'WISE GIRL' 'Sopranos' star shares disasters, triumphs
The actress's desire to get revenge on an ex-boyfriend by losing a few pounds led to a serious eating disorder.
By THERESA HEGEL
VINDICATOR STAFF WRITER
"Wise Girl: What I've Learned about Life, Love, and Loss," by Jamie-Lynn Sigler and Sheryl Berk (Pocket Books, $13)
Don't let her seemingly effortless success fool you.
"Sopranos" star Jamie-Lynn Sigler has been through a lot in her short life. In addition to the usual tribulations of a teenager and aspiring actress, the 21-year-old has battled a severe eating disorder and was hospitalized twice for her Lyme disease.
Her life fits the roller-coaster formula of an episode of VH1's "Behind the Music."
In an autobiography written with the help of Sheryl Berk, the "Wise Girl" paints a candid portrait of her life up to this point and offers advice to other teenagers.
Sigler describes her childhood self as a "bit of a ham." She would roam her house singing Disney songs at the top of her lungs. Her parents enrolled the budding star in dance lessons and singing lessons.
In elementary school, Sigler started appearing in plays at the Plaza Playhouse in Long Island. With almost a decade's worth of performances under her belt, it's not hard to see how Sigler landed a starring role on David Chase's HBO series "The Sopranos."
Getting the role of Meadow should have been one of the high points of Sigler's life, but in the months between the filming of the pilot and the start of the first season, disaster struck.
Her desire to get revenge on an ex-boyfriend by losing a few pounds spiraled into a full-fledged eating disorder. Sigler developed a strict daily diet that consisted of little more than three scrambled egg whites, "a scooped out bagel" and fat-free yogurt.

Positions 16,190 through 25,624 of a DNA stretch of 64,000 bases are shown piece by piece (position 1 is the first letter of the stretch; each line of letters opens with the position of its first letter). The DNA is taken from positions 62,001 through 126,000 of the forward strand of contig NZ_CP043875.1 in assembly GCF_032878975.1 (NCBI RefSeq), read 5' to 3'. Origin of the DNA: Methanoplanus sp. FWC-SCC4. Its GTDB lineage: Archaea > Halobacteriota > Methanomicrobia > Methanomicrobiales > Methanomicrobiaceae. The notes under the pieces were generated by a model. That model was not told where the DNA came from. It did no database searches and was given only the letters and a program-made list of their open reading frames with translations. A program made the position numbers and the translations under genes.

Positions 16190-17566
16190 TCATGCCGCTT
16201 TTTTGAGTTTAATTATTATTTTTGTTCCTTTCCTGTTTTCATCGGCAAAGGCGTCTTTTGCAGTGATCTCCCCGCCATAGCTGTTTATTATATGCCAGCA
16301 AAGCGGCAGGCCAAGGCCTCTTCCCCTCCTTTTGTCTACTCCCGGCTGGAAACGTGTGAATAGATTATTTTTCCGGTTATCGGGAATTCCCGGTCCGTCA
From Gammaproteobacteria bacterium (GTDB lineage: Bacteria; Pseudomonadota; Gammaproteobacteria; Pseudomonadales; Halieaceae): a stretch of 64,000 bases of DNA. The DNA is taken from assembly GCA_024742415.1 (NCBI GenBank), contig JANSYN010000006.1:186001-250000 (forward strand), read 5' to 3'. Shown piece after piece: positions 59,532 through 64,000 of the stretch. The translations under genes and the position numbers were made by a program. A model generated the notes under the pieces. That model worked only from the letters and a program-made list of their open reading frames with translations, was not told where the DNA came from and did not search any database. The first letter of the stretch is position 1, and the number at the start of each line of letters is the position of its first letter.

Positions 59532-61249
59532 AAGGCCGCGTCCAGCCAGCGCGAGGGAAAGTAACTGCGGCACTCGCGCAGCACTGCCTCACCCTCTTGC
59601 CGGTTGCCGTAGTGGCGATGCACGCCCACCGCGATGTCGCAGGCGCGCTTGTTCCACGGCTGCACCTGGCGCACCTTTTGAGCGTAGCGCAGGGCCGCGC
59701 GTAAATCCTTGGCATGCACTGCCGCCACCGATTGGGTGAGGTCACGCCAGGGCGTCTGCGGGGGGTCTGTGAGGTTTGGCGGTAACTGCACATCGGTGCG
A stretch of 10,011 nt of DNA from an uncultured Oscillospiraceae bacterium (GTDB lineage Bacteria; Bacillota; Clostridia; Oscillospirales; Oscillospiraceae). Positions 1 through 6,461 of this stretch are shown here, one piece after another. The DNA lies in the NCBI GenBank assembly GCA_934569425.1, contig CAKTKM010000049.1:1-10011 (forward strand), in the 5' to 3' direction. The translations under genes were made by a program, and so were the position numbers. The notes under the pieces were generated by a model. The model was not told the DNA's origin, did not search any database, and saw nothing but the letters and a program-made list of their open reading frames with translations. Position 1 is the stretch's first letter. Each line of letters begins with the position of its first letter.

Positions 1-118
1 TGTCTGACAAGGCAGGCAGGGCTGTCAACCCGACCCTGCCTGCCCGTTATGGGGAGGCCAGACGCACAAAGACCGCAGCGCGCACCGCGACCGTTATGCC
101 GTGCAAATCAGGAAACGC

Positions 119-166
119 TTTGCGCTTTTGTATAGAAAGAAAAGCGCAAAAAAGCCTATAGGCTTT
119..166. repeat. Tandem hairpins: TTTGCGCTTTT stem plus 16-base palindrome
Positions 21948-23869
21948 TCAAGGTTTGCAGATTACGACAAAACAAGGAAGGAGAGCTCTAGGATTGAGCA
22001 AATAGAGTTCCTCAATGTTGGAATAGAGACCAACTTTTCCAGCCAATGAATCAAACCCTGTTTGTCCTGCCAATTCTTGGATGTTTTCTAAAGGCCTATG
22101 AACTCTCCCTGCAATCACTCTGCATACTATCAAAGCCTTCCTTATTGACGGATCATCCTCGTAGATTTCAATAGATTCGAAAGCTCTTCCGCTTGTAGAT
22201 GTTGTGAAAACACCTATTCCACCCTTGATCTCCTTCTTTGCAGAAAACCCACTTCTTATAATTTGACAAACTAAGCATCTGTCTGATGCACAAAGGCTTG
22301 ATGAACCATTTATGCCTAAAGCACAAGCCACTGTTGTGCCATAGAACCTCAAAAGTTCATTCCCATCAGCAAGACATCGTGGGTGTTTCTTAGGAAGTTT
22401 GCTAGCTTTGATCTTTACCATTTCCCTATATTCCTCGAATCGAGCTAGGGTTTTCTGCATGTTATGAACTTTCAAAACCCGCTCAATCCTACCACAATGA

Sigler had eliminated all fat from her meals and was only taking in about 500 calories a day, though she was obsessed with burning off all those calories through a rigorous exercise plan. She felt that her eating habits and weight were the only things she had control over in her life.
At her lowest point, Sigler had to wear clothing from the children's section; she couldn't even fit into size 0. Soon after reaching this point, she confessed her disorder to her parents and began the long road to recovery.
In 2000, Sigler contracted Lyme disease while filming an independent film in New Jersey. For several weeks, she was in the hospital, completely numb from the waist down. Doctors toyed with several diagnoses before settling on Lyme disease. They warned Sigler about the possibility that she might never walk again.
Investing the same determination that helped her excel in other areas of her life, Sigler devoted her energy to getting back on her feet.
Though Sigler spends many pages discussing her personal tragedies, she also spends a lot of time talking about her closeness to both her real and her "Sopranos" family, and much of the book is about the happy moments in her life. Even during the rough times, Sigler reminds us again and again that she never gave up hope and never gave in to self-pity.
"Wise Girl" is written as though it were a casual conversation between Sigler and her readers. Her frequent jumps in topic and time are sometimes confusing, but it's easy enough to piece together her life story.
The advice Sigler imparts is sometimes on the simplistic side, but if her courageous story inspires even one teenage boy or girl to seek help for an eating disorder, then "Wise Girl" was well worth the effort.